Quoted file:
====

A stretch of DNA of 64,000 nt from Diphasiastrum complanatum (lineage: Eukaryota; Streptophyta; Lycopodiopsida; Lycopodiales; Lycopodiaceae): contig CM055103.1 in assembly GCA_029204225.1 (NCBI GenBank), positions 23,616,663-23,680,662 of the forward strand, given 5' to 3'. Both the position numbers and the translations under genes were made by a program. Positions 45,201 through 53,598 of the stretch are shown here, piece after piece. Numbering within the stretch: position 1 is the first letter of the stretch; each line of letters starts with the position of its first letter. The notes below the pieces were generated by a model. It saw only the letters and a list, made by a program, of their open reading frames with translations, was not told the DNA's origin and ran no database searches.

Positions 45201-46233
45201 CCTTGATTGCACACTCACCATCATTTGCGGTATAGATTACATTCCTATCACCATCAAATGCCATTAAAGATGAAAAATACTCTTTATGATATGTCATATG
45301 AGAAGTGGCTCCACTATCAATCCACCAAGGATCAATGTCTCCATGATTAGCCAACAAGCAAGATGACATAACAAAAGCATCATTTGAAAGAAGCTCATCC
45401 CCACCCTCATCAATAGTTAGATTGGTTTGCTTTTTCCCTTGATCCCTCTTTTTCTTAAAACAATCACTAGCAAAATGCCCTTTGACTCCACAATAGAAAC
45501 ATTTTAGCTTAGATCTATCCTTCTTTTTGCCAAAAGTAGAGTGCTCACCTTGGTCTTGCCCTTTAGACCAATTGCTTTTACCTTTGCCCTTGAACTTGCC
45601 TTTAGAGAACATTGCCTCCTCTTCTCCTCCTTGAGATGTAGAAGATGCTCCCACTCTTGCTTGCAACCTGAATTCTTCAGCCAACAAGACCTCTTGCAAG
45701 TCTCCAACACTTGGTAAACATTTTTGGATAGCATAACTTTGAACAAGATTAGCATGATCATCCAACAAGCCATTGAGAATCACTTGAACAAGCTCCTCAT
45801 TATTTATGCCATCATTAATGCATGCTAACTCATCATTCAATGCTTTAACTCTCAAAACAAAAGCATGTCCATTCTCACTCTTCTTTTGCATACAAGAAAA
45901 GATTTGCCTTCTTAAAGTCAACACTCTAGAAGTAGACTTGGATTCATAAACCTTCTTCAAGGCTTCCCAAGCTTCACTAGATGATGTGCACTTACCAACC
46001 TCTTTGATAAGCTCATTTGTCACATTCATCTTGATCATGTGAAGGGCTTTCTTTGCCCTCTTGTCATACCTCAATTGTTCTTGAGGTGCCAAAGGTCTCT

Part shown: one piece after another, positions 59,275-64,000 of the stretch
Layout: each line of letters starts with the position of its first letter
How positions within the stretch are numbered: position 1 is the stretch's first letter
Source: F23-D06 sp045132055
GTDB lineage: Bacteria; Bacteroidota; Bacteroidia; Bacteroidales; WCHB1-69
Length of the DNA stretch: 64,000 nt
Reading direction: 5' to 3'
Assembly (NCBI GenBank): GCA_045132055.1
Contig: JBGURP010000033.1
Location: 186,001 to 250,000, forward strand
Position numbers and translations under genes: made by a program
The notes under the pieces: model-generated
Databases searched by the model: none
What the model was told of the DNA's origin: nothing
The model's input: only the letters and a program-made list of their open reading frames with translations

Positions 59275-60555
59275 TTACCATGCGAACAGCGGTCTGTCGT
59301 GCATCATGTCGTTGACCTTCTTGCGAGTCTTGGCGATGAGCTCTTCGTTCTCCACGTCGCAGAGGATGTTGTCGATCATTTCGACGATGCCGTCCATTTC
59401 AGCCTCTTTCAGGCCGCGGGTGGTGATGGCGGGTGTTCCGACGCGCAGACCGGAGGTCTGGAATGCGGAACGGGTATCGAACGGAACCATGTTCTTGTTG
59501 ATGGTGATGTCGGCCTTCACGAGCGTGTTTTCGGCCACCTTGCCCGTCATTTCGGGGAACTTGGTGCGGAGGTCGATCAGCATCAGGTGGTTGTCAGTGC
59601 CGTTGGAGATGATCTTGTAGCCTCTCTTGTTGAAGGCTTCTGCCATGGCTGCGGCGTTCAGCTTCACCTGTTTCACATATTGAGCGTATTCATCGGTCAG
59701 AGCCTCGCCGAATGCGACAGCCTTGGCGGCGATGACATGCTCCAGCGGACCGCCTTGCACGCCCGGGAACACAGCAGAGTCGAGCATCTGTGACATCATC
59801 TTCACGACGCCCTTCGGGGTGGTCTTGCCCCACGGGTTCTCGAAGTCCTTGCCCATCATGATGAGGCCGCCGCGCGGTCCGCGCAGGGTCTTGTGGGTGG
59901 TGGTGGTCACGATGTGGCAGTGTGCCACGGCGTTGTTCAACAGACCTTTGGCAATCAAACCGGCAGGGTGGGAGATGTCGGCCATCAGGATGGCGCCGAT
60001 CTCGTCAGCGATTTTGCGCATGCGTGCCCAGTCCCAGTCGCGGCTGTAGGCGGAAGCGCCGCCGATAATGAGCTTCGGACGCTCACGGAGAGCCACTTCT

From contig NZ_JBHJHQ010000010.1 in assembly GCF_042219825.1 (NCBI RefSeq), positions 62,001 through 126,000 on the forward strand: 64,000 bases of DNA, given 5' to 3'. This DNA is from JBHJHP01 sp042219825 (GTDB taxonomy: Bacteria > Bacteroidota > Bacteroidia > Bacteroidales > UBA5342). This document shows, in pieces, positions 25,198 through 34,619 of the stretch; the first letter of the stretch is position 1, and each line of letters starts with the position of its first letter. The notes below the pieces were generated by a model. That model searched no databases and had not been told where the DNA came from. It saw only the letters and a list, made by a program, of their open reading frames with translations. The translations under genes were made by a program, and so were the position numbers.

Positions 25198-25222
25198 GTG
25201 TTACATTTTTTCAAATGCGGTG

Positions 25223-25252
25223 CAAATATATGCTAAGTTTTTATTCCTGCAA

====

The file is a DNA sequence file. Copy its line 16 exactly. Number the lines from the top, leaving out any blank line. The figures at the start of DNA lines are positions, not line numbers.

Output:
GTDB lineage: Bacteria; Bacteroidota; Bacteroidia; Bacteroidales; WCHB1-69